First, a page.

by Ken Myers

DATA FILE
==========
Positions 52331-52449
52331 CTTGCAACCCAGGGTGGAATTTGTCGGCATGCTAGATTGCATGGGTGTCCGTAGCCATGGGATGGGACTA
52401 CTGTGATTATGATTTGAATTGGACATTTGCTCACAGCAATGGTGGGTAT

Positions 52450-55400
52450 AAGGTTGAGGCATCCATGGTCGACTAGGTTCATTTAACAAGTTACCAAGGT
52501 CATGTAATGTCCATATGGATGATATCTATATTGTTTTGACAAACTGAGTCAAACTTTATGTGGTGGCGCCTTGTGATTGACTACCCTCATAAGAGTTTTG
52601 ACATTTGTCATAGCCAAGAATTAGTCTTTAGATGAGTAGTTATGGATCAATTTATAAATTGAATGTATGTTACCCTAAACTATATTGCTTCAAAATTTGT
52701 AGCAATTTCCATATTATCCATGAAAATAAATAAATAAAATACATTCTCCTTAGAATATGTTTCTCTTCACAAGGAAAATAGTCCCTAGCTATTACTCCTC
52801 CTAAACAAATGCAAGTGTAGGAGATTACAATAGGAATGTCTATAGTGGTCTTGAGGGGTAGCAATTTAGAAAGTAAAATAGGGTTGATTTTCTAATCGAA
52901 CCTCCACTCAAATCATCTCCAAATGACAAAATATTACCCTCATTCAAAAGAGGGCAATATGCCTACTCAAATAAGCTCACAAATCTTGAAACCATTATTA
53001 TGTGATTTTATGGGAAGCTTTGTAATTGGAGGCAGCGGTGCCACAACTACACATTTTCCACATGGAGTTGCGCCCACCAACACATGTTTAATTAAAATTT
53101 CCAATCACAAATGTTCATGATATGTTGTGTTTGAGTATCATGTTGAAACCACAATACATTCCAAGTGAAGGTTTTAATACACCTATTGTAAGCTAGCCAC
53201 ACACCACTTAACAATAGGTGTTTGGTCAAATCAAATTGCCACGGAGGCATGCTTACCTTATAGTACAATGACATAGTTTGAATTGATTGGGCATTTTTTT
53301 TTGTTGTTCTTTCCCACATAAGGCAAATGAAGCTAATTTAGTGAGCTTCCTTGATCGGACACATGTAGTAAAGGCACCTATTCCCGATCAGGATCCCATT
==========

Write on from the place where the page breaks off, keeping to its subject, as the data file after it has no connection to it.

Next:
Few composers have prompted as intense and diverse a chorus of responses as Anton Bruckner (1824–1896). His contemporary Johannes Brahms dismissed Bruckner's massive symphonies as "a swindle that will be forgotten in a few years." On the other hand, more than a few years later, Ludwig Wittgenstein would remark: "I don't believe a note of Gustav Mahler. I believe every note of Anton Bruckner." While some listeners are attracted to his music at first hearing—an attraction that deepens with time—others adamantly deny that . . .
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